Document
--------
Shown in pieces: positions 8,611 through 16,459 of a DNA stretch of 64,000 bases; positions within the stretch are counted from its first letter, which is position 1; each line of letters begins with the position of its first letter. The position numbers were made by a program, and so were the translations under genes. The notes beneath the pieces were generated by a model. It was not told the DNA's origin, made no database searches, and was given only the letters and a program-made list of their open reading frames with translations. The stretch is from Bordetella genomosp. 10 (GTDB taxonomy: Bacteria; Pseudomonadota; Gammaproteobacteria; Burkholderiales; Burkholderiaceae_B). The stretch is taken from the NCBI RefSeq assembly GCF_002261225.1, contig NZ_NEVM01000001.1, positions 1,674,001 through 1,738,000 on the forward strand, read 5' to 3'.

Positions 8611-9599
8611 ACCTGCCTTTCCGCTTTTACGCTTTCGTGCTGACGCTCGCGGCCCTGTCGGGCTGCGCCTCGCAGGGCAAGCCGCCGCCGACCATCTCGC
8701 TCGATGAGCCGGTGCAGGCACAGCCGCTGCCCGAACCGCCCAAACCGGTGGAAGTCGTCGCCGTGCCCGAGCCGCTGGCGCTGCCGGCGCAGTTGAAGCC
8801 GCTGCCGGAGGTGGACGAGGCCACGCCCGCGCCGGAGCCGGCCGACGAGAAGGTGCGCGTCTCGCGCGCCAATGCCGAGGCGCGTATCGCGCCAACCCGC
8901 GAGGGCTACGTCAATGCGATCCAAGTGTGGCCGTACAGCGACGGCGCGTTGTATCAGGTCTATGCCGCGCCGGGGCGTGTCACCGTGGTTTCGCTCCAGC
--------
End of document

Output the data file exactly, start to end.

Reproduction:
Shown in pieces: positions 8,611 through 16,459 of a DNA stretch of 64,000 bases; positions within the stretch are counted from its first letter, which is position 1; each line of letters begins with the position of its first letter. The position numbers were made by a program, and so were the translations under genes. The notes beneath the pieces were generated by a model. It was not told the DNA's origin, made no database searches, and was given only the letters and a program-made list of their open reading frames with translations. The stretch is from Bordetella genomosp. 10 (GTDB taxonomy: Bacteria; Pseudomonadota; Gammaproteobacteria; Burkholderiales; Burkholderiaceae_B). The stretch is taken from the NCBI RefSeq assembly GCF_002261225.1, contig NZ_NEVM01000001.1, positions 1,674,001 through 1,738,000 on the forward strand, read 5' to 3'.

Positions 8611-9599
8611 ACCTGCCTTTCCGCTTTTACGCTTTCGTGCTGACGCTCGCGGCCCTGTCGGGCTGCGCCTCGCAGGGCAAGCCGCCGCCGACCATCTCGC
8701 TCGATGAGCCGGTGCAGGCACAGCCGCTGCCCGAACCGCCCAAACCGGTGGAAGTCGTCGCCGTGCCCGAGCCGCTGGCGCTGCCGGCGCAGTTGAAGCC
8801 GCTGCCGGAGGTGGACGAGGCCACGCCCGCGCCGGAGCCGGCCGACGAGAAGGTGCGCGTCTCGCGCGCCAATGCCGAGGCGCGTATCGCGCCAACCCGC
8901 GAGGGCTACGTCAATGCGATCCAAGTGTGGCCGTACAGCGACGGCGCGTTGTATCAGGTCTATGCCGCGCCGGGGCGTGTCACCGTGGTTTCGCTCCAGC